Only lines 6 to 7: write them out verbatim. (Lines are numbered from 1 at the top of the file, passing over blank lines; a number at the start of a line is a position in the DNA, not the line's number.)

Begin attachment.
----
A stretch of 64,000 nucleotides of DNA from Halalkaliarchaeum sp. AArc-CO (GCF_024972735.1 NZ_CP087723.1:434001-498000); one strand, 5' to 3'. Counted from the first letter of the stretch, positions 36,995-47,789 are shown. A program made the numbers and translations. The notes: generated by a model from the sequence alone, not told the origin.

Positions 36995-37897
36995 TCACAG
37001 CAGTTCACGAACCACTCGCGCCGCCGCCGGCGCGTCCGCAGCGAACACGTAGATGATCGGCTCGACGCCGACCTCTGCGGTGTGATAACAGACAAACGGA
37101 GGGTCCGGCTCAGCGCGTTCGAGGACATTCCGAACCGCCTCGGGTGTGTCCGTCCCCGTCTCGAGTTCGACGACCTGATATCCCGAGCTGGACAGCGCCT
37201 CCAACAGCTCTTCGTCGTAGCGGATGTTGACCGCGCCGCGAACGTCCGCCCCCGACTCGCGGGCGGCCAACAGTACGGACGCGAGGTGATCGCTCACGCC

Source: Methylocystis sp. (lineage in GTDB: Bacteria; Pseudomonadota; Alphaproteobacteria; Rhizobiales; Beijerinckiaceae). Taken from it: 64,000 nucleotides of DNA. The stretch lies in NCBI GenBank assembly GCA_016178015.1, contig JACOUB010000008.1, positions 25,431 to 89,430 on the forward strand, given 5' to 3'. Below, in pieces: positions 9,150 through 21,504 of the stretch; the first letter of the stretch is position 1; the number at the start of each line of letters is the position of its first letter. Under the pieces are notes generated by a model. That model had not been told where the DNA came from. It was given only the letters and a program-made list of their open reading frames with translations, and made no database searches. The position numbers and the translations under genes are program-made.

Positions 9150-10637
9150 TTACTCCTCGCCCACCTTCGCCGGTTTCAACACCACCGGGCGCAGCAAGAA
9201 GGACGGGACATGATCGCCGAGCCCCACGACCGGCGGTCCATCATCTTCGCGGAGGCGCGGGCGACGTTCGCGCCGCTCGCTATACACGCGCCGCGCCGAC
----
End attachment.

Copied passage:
37201 CCAACAGCTCTTCGTCGTAGCGGATGTTGACCGCGCCGCGAACGTCCGCCCCCGACTCGCGGGCGGCCAACAGTACGGACGCGAGGTGATCGCTCACGCC

Source: Methylocystis sp. (lineage in GTDB: Bacteria; Pseudomonadota; Alphaproteobacteria; Rhizobiales; Beijerinckiaceae). Taken from it: 64,000 nucleotides of DNA. The stretch lies in NCBI GenBank assembly GCA_016178015.1, contig JACOUB010000008.1, positions 25,431 to 89,430 on the forward strand, given 5' to 3'. Below, in pieces: positions 9,150 through 21,504 of the stretch; the first letter of the stretch is position 1; the number at the start of each line of letters is the position of its first letter. Under the pieces are notes generated by a model. That model had not been told where the DNA came from. It was given only the letters and a program-made list of their open reading frames with translations, and made no database searches. The position numbers and the translations under genes are program-made.